Three factors that contribute to the accuracy of milk recording data

The milk recording service allows you to benefit from valuable data to support your herd management. The collection of accurate milk weights and a good sampling procedure are fundamental elements to ensure that the data is complete and realistic.

Here are three factors to be considered to ensure high quality herd data:.

1. Milk meters verified annually

ICAR (International Committee for Animal Recording) certified lactometers are reliable equipment adapted to the conditions of use on the farm.  The annual verification of the lactometers helps to improve the accuracy of the data. This verification must be done by your Lactanet technician or, for electronic systems, by a milking equipment technician. It is required for lactation records to qualify for publications and contribute to genetic evaluations. 

2. Proper mixing of sampled milk

Sampled milk must be thoroughly mixed before sampling. Following proper mixing procedures and verifying the proper operation of automated systems promotes accurate component values. For producers who collect samples themselves, team up with your Lactanet technician to use the sampling procedure adapted to your equipment. For a complete review of good sampling and milk recording practices, please consult this document : 12 Steps for representative sample.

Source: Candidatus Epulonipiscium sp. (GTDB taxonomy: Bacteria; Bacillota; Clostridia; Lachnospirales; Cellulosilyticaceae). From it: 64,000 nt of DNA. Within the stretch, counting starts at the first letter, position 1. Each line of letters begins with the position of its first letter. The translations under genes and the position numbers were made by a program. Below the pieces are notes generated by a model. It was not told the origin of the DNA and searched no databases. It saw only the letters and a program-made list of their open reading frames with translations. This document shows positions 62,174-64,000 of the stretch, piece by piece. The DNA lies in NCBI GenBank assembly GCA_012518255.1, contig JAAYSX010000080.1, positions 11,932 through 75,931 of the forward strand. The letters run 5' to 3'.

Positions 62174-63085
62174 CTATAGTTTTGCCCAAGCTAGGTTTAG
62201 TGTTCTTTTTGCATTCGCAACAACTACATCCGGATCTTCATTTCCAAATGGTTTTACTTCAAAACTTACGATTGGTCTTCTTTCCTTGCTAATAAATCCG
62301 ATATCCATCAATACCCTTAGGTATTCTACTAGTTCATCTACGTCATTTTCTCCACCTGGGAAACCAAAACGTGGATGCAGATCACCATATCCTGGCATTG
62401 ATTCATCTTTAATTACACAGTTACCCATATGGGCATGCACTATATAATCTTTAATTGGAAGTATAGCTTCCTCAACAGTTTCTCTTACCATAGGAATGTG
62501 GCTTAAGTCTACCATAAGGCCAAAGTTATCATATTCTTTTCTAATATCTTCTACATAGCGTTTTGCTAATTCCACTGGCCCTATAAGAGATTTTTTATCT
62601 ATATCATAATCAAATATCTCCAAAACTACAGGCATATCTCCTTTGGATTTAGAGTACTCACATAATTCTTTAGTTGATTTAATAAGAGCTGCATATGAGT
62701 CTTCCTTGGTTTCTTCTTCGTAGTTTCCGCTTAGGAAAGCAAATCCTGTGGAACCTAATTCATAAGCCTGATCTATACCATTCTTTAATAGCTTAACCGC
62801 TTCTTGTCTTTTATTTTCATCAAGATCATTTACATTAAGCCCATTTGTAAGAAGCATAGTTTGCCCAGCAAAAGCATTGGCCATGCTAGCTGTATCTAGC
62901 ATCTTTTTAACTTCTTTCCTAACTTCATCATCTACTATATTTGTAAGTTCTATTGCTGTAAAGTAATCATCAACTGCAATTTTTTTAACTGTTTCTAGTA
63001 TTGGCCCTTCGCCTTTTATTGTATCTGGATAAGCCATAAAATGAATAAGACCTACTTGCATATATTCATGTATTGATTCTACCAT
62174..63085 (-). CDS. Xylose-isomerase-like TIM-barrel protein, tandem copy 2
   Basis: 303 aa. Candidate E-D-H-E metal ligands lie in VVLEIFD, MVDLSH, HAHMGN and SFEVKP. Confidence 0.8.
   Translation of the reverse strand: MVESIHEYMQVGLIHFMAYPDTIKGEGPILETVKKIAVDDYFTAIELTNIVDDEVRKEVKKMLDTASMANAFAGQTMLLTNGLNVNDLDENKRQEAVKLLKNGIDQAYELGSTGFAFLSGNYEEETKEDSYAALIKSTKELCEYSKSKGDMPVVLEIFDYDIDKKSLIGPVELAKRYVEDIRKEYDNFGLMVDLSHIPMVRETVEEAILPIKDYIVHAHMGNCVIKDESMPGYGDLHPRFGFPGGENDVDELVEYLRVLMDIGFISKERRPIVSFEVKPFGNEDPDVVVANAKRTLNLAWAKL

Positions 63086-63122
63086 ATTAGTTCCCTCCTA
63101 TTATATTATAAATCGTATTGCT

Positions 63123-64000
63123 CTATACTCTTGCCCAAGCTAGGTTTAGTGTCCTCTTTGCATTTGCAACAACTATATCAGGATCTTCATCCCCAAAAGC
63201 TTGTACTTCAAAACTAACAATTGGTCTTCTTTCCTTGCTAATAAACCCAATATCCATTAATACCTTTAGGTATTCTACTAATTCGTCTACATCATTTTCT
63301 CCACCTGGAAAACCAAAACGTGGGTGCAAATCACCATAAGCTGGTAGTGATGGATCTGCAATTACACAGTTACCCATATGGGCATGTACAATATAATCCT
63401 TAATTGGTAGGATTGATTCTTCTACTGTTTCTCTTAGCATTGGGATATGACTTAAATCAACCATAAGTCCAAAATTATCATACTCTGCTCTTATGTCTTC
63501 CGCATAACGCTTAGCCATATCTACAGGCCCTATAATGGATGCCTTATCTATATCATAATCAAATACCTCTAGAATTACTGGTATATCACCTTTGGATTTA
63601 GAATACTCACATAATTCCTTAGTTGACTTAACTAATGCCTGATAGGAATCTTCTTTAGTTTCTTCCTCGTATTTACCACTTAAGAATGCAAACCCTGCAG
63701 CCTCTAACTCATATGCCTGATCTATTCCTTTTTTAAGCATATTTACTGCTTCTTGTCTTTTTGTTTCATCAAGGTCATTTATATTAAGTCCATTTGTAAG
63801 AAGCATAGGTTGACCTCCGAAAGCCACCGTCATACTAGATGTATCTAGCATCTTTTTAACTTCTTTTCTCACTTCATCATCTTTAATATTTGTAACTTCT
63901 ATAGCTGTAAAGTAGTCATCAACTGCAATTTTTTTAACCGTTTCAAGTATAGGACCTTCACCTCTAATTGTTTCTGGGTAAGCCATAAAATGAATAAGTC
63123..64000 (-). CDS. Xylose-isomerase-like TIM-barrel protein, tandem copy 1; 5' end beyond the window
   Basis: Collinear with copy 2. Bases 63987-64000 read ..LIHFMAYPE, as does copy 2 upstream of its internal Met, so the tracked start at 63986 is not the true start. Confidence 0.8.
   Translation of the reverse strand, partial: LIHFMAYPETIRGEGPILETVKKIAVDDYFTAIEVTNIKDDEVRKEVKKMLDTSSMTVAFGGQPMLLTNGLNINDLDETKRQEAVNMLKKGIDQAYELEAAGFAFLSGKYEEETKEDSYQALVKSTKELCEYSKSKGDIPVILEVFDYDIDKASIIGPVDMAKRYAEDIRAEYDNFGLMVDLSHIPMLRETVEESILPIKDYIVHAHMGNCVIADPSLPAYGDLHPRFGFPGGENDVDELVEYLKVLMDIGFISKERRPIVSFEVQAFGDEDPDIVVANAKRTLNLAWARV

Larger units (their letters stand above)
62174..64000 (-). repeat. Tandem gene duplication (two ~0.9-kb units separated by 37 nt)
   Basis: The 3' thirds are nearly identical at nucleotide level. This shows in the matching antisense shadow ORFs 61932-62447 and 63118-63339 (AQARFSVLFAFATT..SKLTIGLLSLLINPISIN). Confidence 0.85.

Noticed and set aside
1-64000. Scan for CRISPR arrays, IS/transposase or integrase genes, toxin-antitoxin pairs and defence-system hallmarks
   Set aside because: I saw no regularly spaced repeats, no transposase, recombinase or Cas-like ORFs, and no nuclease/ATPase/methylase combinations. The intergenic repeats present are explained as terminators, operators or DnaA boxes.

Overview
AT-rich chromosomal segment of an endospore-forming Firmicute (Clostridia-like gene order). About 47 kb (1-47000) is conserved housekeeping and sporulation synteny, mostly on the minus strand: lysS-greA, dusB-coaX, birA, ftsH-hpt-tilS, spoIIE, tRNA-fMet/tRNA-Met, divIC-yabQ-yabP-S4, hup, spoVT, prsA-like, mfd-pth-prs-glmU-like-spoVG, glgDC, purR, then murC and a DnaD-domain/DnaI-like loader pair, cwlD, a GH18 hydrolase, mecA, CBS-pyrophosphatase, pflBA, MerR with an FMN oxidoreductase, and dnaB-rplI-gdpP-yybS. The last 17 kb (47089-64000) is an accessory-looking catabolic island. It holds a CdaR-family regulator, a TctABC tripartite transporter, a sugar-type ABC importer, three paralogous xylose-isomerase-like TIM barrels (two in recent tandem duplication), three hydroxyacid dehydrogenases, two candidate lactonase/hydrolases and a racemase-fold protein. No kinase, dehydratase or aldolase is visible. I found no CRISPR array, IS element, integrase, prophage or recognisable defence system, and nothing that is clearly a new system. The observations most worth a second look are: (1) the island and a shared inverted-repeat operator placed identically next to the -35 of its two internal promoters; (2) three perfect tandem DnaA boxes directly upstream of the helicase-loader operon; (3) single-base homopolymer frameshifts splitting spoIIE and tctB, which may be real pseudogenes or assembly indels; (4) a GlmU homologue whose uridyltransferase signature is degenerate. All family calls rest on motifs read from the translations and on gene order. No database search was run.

3. Precise and regular milking times

Accurate recording of milking start times, i.e. the sampled milking(s) and the previous milking with a certified and functional timer is essential. Correction factors associated with AM/PM service can change depending on whether the sampled milking occurs in the morning, in the evening and at every 10-minute interval between morning and evening milkings. The same milking procedures are required on test days as on previous days, such as the order in which cows are milked.

Team up with your Lactanet technician for any questions related to your equipment and sampling procedures. You will gain in satisfaction and the milk recording data will be the most useful!


By Mario Séguin, agr.
Mario is committed to improving dairy herds. A graduate in Animal Science from McGill University and a member of L'Ordre des agronomes du Québec, he contributes to the development and enhancement of the management tools offered by Lactanet.